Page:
Tough Young Teachers doing Sex Education

Like many with an interest in education and pedagogy, we’ve been watching BBC3’s “Tough Young Teachers” with, at times, uncomfortable fascination. Many have commented on this series and how it highlights some significant concerns about placing young graduates in challenging classrooms with only a minimal amount of training. Being an “intellectual” with considerable subject knowledge DOES NOT automatically make someone a great teacher.


We’ll write more on this after the final episode of this programme has been aired. However, we feel compelled to write today about a classic example of how a lack of training and CPD can create havoc in the classroom with potentially lasting repercussions for the young people being “taught”.

Nicholas Church and Meryl Noronha, two of the “Bright Young Things”, were asked to deliver a Sex Education lesson to their Year 7 pupils. According to the television programme ,“All novice teachers are asked to teach ‘Life Skills’.”


Note #1 to Senior Management: The teacher’s chronological proximity to the pupils does not make them more qualified or more able to talk about sex.

Note #2 to Senior Management: When a teacher is showing signs of being unable to manage the behaviour of her children, don’t put her in the difficult position of managing a complex and sensitive situation such as an SRE lesson, with no idea of whether she possesses the knowledge let alone the ability to convey it.


Nicholas explained how he felt about discussing puberty in the classroom.

“Puberty and all that goes with it, as a topic, is awkward and sensitive. It’s just not normal!”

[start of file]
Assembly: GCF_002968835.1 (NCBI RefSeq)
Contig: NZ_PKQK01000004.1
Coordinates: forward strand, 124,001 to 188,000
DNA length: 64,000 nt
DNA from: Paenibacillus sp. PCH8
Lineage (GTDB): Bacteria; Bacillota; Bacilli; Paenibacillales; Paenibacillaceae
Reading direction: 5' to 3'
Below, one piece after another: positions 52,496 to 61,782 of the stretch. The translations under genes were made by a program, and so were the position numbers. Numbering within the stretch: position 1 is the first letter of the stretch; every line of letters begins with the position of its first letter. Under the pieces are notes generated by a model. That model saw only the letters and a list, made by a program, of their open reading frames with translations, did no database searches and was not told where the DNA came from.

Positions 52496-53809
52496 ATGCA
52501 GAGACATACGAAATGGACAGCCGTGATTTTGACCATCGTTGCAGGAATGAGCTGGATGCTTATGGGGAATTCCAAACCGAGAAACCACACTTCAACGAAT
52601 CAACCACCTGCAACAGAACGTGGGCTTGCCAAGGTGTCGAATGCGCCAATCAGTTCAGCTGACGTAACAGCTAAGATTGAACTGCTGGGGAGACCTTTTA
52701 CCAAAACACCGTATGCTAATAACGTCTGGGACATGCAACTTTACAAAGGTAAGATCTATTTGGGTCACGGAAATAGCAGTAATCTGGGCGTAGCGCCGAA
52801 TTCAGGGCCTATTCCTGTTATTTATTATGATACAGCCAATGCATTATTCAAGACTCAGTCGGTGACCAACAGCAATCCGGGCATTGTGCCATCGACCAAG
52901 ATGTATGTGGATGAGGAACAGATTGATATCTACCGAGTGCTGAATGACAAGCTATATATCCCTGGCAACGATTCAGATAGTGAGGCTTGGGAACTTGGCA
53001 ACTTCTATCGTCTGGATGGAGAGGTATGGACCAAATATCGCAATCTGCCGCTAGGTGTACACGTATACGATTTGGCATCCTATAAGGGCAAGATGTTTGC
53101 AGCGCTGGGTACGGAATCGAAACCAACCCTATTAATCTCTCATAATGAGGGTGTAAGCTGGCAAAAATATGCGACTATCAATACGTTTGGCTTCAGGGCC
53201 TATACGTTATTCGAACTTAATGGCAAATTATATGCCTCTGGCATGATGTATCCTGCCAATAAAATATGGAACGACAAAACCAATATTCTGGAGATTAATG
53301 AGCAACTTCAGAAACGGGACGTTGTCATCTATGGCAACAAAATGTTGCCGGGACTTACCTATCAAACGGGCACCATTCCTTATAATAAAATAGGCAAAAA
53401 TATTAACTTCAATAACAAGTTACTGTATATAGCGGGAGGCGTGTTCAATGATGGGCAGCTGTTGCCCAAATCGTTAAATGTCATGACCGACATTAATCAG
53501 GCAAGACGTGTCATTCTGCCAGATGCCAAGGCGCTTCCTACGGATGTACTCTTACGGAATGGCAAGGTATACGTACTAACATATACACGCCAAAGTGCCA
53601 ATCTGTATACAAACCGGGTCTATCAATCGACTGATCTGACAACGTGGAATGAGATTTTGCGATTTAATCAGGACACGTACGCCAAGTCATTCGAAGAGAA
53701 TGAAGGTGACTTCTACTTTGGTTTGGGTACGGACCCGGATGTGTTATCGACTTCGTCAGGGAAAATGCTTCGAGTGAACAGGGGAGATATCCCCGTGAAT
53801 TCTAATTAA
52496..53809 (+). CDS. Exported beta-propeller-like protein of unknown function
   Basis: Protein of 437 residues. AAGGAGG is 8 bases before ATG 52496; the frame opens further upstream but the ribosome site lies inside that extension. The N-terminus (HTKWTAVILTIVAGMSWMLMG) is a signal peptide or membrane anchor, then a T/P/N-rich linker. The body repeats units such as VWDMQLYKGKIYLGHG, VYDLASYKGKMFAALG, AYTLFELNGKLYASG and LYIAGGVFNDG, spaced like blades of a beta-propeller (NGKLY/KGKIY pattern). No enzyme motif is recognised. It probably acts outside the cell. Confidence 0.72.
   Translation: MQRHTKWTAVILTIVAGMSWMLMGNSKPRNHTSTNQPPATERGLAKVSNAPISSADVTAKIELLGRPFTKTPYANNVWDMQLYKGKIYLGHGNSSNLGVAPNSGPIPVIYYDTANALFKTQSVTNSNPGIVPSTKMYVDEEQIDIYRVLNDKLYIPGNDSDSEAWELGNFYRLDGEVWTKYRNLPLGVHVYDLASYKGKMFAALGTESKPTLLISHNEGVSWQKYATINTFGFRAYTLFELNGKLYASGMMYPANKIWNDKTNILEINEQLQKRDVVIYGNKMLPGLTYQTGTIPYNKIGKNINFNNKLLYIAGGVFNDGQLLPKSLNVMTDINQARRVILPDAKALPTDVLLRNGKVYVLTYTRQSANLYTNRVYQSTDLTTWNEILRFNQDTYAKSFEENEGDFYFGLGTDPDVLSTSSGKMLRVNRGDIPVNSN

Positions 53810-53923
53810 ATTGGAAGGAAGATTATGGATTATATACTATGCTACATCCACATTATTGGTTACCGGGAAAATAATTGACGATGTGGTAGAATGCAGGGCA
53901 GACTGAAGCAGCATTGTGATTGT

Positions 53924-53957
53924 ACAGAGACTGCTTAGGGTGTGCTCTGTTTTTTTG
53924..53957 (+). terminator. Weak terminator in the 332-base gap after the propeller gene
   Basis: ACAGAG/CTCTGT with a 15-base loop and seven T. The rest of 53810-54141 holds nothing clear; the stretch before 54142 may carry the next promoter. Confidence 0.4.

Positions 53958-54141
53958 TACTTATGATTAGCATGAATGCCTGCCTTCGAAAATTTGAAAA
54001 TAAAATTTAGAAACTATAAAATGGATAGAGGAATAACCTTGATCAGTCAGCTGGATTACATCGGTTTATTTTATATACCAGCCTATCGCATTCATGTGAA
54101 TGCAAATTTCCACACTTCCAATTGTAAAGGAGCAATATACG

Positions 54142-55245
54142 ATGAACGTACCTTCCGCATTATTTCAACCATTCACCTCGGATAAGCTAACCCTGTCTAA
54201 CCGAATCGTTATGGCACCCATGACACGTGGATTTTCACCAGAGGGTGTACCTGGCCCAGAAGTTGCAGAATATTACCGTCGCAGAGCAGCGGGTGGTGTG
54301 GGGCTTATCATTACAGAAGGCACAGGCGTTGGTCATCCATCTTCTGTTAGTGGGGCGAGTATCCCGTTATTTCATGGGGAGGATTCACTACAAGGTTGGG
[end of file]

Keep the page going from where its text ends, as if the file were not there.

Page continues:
Not normal? Puberty not normal? Sex not normal?


He continued, when asked by the television crew, to say that he had no experience – “zilch” – of the subject (not the teaching of the subject – the actual subject) other than the fact that he had male genitalia.  Meryl, for her part, didn’t even know the anatomy of the female and had to mouth a silent question to the camera crew when Nicholas told her to “deal with” the question of “What is a clitoris?”

This is not good. This is not good at all.

Note #3 to Senior Management: Would you ask a novice teacher to give a lesson on complex algebra if they had no knowledge of the subject? Would you ask them to explain the outcomes of the Versailles Treaty if they didn’t know who  the victors were in World War One? SRE is TOO important to leave to people who don’t know what they are talking about.

When we then viewed the lesson preparation, another thorny issue arose. Nicholas and Meryl are both devout Catholics. They have, by their own admission, very clear views about sexuality, sex before marriage, masturbation and the use of language. [NB we have observed some fantastic SRE lessons delivered by Catholic teachers.]

Note #4 to Senior Management: Check that all teachers who are doing ‘life skills’ have a clear understanding of the difference between personal and professional judgement BEFORE they get anywhere near the students.


You cannot possibly have someone going into a classroom and talking to a group of impressionable and sometimes anxious 12 year olds, who are coming to terms with their growth and sexuality, who is incapable of keeping their personal views out of the discussion. It’s not appropriate for Nicholas to have said